Massachusetts General Hospital researchers have linked electron imbalance in liver cells to many metabolic problems that increase the risk for medical conditions like cardiovascular disease and fatty liver disease.(Rasi Bhadramani | iStock)
Our metabolisms are always in flux, and one relevant metabolic disruption is reductive stress, when cells build up an overabundance of electrons. Reductive stress has been linked to certain rare genetic disorders of the cell’s power house, the mitochondria, but its role in more common conditions like cardiovascular disease and liver disease is unclear. A recent study in Nature identified a biological indicator of reductive stress and used a gene therapy solution in mice to improve metabolism and relieve reductive stress.
Cells depend on a series of metabolic reactions to generate energy and to synthesize essential cellular components from nutrients to support their biological functions. The function of two molecules NAD+ and NADH are fundamental to these metabolic processes. NAD+ accepts electrons to become NADH when electron levels are high, leading to a high NADH to NAD+ ratio, the root of reductive stress.
Sky-high electron levels can be influenced by genetics and caused by excess food and alcohol consumption. “The food we eat tends to be very rich in electrons,” said Vamsi Mootha, M.D., of the Massachusetts General Hospital (MGH) Department of Molecular Biology, and senior author of the Nature study in a press release. “But if there’s an imbalance between the supply and demand for those electrons—specifically, an excess supply—you can get reductive stress.”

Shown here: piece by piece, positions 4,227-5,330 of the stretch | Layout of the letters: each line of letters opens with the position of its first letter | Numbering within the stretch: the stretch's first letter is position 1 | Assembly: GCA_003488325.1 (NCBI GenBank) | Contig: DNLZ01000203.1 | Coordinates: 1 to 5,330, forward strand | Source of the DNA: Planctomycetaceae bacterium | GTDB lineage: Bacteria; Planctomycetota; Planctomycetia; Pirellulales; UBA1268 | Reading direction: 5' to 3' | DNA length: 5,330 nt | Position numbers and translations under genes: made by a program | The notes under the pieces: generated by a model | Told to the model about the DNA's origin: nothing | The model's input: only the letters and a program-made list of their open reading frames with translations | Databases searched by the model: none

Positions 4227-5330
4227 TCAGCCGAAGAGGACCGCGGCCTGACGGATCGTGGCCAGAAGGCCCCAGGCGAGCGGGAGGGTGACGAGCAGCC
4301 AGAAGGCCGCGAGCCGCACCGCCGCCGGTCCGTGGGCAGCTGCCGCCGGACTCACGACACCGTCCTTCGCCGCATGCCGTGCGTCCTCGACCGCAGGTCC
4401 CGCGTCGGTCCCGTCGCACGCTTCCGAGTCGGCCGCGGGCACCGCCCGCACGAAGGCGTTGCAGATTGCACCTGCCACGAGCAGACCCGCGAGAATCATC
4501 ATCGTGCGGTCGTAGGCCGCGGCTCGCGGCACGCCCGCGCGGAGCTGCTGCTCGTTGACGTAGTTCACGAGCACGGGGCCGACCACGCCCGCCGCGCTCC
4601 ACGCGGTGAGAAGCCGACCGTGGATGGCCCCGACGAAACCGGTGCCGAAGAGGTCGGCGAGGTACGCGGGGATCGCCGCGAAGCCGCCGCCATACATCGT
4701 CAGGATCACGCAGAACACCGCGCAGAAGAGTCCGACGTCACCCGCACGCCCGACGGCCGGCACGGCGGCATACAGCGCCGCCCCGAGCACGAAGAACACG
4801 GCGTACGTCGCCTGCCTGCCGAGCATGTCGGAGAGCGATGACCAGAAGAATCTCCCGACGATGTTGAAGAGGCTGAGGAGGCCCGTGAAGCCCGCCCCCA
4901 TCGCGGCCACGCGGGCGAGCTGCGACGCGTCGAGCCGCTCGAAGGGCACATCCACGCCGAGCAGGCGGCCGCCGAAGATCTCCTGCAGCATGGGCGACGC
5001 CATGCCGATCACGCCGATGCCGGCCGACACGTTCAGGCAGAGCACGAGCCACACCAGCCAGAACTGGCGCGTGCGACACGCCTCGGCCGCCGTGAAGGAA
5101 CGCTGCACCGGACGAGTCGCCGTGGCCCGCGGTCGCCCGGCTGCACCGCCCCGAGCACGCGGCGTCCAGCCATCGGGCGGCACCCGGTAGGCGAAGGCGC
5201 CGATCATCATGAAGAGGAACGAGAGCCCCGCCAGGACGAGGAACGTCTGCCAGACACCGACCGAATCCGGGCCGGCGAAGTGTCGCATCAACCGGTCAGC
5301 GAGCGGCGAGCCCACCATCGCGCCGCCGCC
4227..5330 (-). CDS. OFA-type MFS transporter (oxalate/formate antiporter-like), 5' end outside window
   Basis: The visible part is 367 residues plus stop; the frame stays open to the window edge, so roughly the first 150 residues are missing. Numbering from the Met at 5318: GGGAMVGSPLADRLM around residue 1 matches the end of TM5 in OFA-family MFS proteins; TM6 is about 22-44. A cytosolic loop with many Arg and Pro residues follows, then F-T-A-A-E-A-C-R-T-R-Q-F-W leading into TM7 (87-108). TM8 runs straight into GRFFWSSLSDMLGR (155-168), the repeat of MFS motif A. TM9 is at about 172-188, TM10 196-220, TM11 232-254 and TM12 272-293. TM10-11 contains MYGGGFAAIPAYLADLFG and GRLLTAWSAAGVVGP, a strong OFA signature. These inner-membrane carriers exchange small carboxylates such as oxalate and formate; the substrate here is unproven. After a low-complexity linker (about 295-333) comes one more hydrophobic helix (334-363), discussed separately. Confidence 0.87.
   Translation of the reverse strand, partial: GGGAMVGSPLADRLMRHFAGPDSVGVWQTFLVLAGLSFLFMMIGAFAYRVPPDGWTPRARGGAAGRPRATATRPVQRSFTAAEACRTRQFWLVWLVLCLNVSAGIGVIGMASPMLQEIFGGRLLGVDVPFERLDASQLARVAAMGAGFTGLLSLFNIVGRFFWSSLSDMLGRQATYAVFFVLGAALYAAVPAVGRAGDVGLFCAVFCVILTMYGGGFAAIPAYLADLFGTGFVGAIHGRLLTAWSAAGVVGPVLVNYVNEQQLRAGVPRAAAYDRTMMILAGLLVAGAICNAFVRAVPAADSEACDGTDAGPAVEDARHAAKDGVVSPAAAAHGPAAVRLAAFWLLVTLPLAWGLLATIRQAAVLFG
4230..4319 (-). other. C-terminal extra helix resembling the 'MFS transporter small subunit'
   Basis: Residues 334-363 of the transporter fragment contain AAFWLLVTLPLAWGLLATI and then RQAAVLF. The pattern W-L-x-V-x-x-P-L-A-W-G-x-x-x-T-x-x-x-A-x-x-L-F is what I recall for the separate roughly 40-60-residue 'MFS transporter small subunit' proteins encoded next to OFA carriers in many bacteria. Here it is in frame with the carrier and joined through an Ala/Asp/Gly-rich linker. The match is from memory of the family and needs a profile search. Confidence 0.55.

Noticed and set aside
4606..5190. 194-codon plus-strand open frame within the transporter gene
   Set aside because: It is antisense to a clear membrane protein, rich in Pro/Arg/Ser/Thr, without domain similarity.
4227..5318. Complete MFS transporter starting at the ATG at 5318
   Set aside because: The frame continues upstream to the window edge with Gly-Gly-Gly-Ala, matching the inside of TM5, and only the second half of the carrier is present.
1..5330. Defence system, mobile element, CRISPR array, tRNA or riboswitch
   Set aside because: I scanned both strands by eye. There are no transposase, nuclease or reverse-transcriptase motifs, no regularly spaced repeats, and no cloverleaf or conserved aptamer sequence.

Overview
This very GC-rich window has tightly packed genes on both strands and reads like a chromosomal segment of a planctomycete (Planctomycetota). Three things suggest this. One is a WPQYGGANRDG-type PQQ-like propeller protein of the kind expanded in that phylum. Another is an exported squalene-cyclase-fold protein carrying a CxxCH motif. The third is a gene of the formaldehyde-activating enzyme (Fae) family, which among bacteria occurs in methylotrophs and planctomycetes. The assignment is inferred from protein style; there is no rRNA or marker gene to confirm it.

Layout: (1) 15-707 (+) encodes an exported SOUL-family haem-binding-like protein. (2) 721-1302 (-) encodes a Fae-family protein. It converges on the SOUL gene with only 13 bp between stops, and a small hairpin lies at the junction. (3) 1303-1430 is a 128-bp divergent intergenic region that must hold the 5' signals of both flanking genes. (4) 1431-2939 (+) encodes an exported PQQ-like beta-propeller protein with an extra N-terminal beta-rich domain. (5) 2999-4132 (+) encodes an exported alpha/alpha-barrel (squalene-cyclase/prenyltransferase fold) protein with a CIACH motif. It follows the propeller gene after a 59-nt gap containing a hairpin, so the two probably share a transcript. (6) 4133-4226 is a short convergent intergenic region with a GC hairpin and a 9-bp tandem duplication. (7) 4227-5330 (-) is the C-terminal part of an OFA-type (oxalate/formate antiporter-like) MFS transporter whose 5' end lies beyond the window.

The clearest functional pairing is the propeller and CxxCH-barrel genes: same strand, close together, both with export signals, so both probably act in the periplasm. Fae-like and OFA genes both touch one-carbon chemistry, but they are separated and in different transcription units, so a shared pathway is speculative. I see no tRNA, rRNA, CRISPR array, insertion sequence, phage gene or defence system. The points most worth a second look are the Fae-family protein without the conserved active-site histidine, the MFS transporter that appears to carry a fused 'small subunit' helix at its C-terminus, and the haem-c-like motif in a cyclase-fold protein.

Dr. Mootha and the lead author of the study, MGH hepatologist Russell Goodman, M.D., Ph.D., oversaw a team that administered a genetically engineered bacterial enzyme called LbNOX, which decreased the NADH/NAD+ ratio and, thus, reductive stress, to the livers of lab mice that had been given alcohol using a virus. “Alcohol generates a ton of electrons, and that causes a lot of reductive stress,” said Dr. Goodman in the press release.
Importantly, mice treated with LbNOX had less free electrons and lower NADH/NAD+ ratios, or lower reductive stress, which decreased the levels of blood fats called triglycerides and improved metabolic factors like insulin resistance. Also, the MGH team saw that levels of a metabolite called alpha-hydroxybutyrate—which is linked to insulin resistance, type 2 diabetes, and obesity—rose in the blood of mice when electrons accumulated in liver cells due to a high fat diet, which then dropped due to administration of LbNOX.
Previous genetic analysis linked alpha-hydroxybutyrate levels in humans to a variant in a liver-specific gene called GCKR that occurs in about 50 percent of people. The genetic variant in GCKR seems to affect risk for many diseases and unhealthy traits, such as fatty liver disease and elevated triglyceride levels that increase cardiovascular disease risk. Along these lines, the researchers showed that the GCKR variant in mouse liver cells was associated with high levels of alpha-hydroxybutyrate, linking it to reductive stress. This suggests that using LbNOX can synergistically improve metabolism and relieve reductive stress linked to GCKR and excess food and alcohol consumption.
“The study showed that we can use [LbNOX] to control reductive stress in the liver,” said Dr. Goodman. Future efforts will be required to directly target reductive stress for therapeutic benefit in humans.